The Screamers kept on talking, having these fabulous ideas, while the world passed them by. As the first wave of the Los Angeles punk scene disintegrated around them, they held out for that perfect deal that never came. They never released a record, and disappeared into yellowing fanzine pages, decaying handbills and old VHS copies, an example of what might have been.
Until the advent of YouTube, that is. Type “the Screamers” into the search option and you’ll find an array of live and studio footage, including 122 Hours of Fear. The total hits for the clips add up to more than 100,000, which is probably 95,000 people more than ever saw or heard the group throughout their career. In the 21st century, the Screamers have finally found their audience.
May 9, 2010 § Leave a comment
In June 1977, Soo Catwoman announced that she was starting a band called the Moors Muderers: “The Moors Murderers thing was a big joke to be honest. I was joking about getting a band together called the Moors Murderers and doing sleazy love songs, I had no idea he [Steve Strange] would actually go out and do it. …” Strange claimed to be part of a band called the Moors Murderers in order to do a photo shoot for German magazine Bravo. Catwoman says she was also present but left the shoot. Steve Strange may have played a gig with The Photons under the Moors Murderers monicker supporting The Slits at an NSPCC benefit concert at Ari Up’s school in Holland Park circa Christmas 1977. After the gig, Steve Strange asked Dave Goodman (who had worked with the Pistols and Eater) to produce their song “Free Hindley”. On 8 January 1978, The Sunday Mirror published a piece on the band (“Why Must They Be So Cruel?”) based on an interview which had taken place at Goodman’s office in Fulham. The four band members were wearing pillow cases on their heads. According to Goodman, they included Strange, Chrissie Hynde and Nick Holmes (Eater’s roadie who is believed to have played guitar on “Free Hindley”).
In mid-January 1978, the Moors Murderers featured in Sounds, wearing bin liners over their heads. They played a few songs for the journalist (“Free Hindley“, “Caviar and Chips”, “Mary Bell” and “The Streets of the East End”). Following the Sounds showcase, the band played the Roxy on 13 January 1978, supporting Open Sore. Steve Strange was on vocals (calling himself Steve Brady) and Hynde was on guitar. Bob Kylie (Open Sore): “They were terrible! Absolutely dreadful!” On 28 January 1978, Strange told Sounds that he had left the band.
The Moors Murderers probably never released a record, but some tracks seem to have been recorded.
January 18, 2010 Comments Off
From Paul Morley, “On Gospel, Abba and the Death of the Record: an Audience with Brian Eno,” The Observer 17 January 2010 (Features section, p.10)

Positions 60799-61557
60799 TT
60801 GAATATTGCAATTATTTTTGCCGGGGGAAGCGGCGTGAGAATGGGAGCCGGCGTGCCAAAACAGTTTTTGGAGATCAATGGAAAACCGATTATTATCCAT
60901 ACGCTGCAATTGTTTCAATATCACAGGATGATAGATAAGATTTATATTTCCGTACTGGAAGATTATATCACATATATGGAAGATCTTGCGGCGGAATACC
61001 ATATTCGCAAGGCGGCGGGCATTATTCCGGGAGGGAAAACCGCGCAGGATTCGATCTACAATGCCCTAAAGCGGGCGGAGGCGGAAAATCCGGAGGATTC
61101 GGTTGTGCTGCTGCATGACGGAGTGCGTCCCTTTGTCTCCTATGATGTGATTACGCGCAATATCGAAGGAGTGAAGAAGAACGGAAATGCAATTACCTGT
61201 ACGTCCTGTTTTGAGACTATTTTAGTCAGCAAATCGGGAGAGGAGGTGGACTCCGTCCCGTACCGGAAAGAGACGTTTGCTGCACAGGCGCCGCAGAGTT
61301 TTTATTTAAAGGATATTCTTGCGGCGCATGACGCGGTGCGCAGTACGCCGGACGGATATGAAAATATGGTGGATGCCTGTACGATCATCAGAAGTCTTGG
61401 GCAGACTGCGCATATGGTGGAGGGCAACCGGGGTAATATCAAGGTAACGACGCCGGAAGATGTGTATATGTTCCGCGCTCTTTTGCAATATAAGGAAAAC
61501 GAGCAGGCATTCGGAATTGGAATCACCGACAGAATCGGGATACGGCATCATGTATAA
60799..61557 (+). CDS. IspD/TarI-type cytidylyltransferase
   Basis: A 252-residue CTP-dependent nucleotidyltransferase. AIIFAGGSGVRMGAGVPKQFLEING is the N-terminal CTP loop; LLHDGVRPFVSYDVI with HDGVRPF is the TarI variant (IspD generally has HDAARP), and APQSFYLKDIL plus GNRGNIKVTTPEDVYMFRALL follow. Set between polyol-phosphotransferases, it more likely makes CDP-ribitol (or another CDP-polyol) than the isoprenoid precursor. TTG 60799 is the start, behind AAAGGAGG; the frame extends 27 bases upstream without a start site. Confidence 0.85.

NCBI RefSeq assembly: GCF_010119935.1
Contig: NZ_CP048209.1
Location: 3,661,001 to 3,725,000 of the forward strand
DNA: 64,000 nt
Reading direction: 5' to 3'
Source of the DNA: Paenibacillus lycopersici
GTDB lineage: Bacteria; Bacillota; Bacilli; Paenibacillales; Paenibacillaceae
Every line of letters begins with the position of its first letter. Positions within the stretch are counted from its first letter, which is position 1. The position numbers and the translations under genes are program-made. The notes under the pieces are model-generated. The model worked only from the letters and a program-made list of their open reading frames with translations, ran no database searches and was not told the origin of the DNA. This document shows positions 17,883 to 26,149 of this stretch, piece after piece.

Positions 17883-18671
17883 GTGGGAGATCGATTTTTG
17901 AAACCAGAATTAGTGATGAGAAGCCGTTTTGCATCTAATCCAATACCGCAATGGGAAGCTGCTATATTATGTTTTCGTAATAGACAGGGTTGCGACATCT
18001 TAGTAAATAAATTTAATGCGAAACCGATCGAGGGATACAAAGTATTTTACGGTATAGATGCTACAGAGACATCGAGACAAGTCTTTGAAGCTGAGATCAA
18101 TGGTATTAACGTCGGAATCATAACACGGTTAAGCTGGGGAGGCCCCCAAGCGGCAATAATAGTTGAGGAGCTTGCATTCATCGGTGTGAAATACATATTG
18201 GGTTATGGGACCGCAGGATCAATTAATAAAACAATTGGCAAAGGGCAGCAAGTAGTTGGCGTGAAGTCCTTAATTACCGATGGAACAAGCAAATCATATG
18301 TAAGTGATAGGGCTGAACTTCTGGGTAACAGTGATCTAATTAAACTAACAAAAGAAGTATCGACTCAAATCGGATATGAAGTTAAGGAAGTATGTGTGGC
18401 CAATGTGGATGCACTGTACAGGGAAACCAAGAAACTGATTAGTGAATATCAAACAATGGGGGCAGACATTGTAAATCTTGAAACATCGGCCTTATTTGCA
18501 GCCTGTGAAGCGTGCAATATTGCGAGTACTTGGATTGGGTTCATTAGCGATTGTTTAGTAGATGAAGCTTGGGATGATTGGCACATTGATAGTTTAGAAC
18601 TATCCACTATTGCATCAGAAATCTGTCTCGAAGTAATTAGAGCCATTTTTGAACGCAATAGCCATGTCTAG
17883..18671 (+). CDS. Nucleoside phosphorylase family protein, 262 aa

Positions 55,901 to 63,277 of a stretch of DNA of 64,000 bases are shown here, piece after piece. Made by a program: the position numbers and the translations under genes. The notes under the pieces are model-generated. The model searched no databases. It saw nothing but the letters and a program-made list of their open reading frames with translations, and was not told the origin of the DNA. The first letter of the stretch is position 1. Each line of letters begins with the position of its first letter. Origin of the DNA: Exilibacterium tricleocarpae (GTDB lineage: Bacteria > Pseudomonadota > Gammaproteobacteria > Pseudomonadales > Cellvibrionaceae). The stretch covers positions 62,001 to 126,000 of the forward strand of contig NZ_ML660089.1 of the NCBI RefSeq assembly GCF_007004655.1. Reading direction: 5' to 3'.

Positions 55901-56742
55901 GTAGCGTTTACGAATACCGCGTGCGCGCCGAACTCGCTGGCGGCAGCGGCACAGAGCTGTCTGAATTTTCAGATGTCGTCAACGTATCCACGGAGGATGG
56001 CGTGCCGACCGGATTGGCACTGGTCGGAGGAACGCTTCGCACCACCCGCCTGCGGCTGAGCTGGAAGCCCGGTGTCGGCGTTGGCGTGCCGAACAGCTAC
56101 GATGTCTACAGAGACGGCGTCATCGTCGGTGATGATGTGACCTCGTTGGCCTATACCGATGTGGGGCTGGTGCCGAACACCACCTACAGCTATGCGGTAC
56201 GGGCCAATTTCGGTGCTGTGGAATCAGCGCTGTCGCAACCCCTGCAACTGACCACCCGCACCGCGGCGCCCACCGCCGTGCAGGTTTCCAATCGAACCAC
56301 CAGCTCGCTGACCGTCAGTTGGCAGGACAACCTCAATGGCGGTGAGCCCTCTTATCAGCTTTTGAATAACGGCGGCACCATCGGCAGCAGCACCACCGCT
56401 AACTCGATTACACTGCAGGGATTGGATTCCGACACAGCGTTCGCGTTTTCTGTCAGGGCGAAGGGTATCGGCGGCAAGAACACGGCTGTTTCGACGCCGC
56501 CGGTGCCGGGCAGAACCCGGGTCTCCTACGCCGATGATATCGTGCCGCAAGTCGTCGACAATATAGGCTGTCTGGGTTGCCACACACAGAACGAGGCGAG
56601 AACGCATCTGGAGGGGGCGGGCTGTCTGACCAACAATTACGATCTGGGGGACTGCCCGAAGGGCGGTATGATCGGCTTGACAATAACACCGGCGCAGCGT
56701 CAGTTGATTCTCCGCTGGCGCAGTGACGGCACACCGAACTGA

“A way to make new music is to imagine looking back at the past from a future and imagine music that could have existed but didn’t. [...] One of the innovations of ambient music was leaving out the idea that there should be melody or words or a beat… so in a way that was music designed by leaving things out — that can be a form of innovation, knowing what to leave out.”
October 11, 2009 Comments Off
Keith Levene: “Viv [Albertine] was the one who made me aware of the Pistols when they were more a myth than an actual band…” (p. 4).
Ana Da Silva: “I remember very well this article that Vivien Goldman had written, she mentioned The Slits, which I thought was great, this band hadn’t done anything but it was there in the papers and everything” (p. 17).
Vivien Goldman: “Tessa was sitting on the bed with Budgie, who had this necklace with a pair of scissors because her group was called The Castrators. It was more of a conceptual thing. Put it this way — I don’t remember the music but I remember the scissors!” (p. 19).
Gina Birch: “…and that’s probably why Vivien Golman was able to write about them, because they’d envisaged what they were going to do before they did it” (p. 18).
Tessa Pollitt: “I started a group called The Castrators with two other girls called Budgie and Angie, but none of us could particularly play, it was just an idea. Suddenly the News of the World was knocking on the door — they wanted to do a sensational article about punkesses. There’s this classic line that says, ‘These girls make The Sex Pistols look like choirboys!’” (p. 18).
October 4, 2009 § Leave a comment
Here’s an extract from David Johnson‘s “Spandau Ballet, the Blitz Kids and the Birth of the New Romantics” (The Observer Music Monthly 4 October 2009, p.38):